If you’re interested in a vacation that combines bringing the past to life, culture, education, fun and food, then Boston is the place for you.
Believe it or not, there are about 23 neighborhoods in Boston. They all have their own unique qualities and draw.
Back Bay with its gorgeous victorian houses, high-end shopping and exquisite restaurants is home to the celebrities and the elite of Boston and will be perfect if you’re looking for a posh location. However, it’s less than perfect if you’re looking for a place to park.
Beacon Hill, a little neighborhood with a big history, overlooking the nation’s first public park is where you may just bump into a congressman at your local grocer. Beautiful brownstones line these narrow streets.
Downtown is where you’ll do the majority of your sightseeing and everything is walkable.
Four Seasons Boston: Overlooking Public Garden in downtown, you will be spared no luxury here and the kids may never want to come home after receiving their own baby robes, toys and participating in a cookie making class.
Boston Marriott Long Wharf: This waterfront location, with easy access to Quincy Market and the Freedom trail, offers more than just convenience. You’ll find incredible views of the bay and a heated indoor pool.
A clean and safe city, it is easy to get around with kids, with plenty of green spaces to escape to.
This two-and-a-half mile red brick trail that runs through the heart of the old city is a historical highlight of visiting Boston. You can easily walk this with a stroller and little ones in tow, but it may be best to break it up into two days. The trail is free to walk on your own, or you can take a guided tour with costumed historians who know their stuff and keep it fun for the kids.
From March to October you can catch a whale watching tour from Central Wharf and watch humpbacks, pilot, minke and finback whales, dolphins and seabirds at the Stellwagon Bank Marine Sanctuary.
For older kids, the Museum of Science will provide hours of entertainment with their Investigation Station, where kids can play scientist, or watch the lightning bolts made by the world’s largest air-insulated Van de Graaff generator. With live animal exhibits, IMAX theater, butterfly garden and planetarium, plan on spending most of the day here! Another great poor weather option.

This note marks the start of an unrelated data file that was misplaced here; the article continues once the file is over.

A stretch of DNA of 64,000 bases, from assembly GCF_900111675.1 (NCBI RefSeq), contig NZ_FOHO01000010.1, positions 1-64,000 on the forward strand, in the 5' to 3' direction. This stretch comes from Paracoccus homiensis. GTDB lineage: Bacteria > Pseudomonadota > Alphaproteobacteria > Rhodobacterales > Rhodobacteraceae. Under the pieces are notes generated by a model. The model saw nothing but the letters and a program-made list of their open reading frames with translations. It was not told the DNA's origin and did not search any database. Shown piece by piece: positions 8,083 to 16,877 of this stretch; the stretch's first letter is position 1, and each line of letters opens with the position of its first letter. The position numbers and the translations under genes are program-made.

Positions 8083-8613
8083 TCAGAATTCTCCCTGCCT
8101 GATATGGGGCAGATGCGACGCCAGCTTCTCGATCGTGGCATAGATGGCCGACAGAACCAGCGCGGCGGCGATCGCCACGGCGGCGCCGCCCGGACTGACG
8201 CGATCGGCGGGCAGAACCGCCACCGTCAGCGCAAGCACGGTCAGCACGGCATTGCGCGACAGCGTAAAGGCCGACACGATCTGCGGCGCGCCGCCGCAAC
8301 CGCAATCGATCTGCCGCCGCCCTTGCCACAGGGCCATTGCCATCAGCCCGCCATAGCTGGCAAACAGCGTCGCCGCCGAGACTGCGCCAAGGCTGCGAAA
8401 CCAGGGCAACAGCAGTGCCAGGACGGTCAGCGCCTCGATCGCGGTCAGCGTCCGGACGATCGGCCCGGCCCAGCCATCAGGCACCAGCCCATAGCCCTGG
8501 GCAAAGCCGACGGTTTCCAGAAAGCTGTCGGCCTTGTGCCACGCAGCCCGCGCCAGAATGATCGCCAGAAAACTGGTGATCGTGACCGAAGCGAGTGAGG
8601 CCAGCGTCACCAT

A large park adjacent to Boston Common, Public Garden was the first public botanical garden in America. Built on what were once mudflats, this beautiful garden offers swan boat rides on the lagoon, and hundreds of exquisite plant species that will provide an opportunity for that much needed nature break when visiting a city.
Dedicate several hours this unique immersive experience where you and your family members will become rebel colonists and find out if you lived or died during the revolution. Throw tea off the boat and be dazzled by amazing period actors that will transport you back in time.
Known as “Old Ironsides,” the USS Constitution is the oldest commissioned warship afloat in the world. Built in 1797, she fought bravely in the war of 1812 where she earned her nickname because she seemed to have iron sides that cannonballs couldn’t penetrate. Kids will have a blast immersing themselves into 19th century naval warfare and learning to live a sailor’s life aboard a military ship. Nearby Bunker Hill Monument marks the site of the first major battle of the American Revolution.
This ivy league university is not only full of unbelievably smart people, but also rich with history. Wander the beautiful campus on your own or take a tour. After, explore the many restaurants, historic sites and activities Cambridge, where the university is located, has to offer.
This historic market along the freedom trail was Boston’s first market and is a great spot to stop and grab a bite. With 36 international food vendors, from lobster rolls to mac & cheese, there is sure to be something to please everyone’s palate.
Boston is a fairly compact city, which makes walking easy. Driving can be problematic due to Boston’s narrow old streets and outdated planning. Add expensive and limited parking to the mix and you’ve got a recipe for “let’s walk or take the subway!” The subway, known to locals as the “T” is simple to use. Grab a subway map and a “Charlie Card” and you’re all set!
Vanessa Hunt is a full-time traveling mama who is passionate about world-schooling and food. You can find her sharing all about her travels with her family of six (her four children are 4, 7, 9 and 11), as well as her favorite recipes at WanderlustCrew.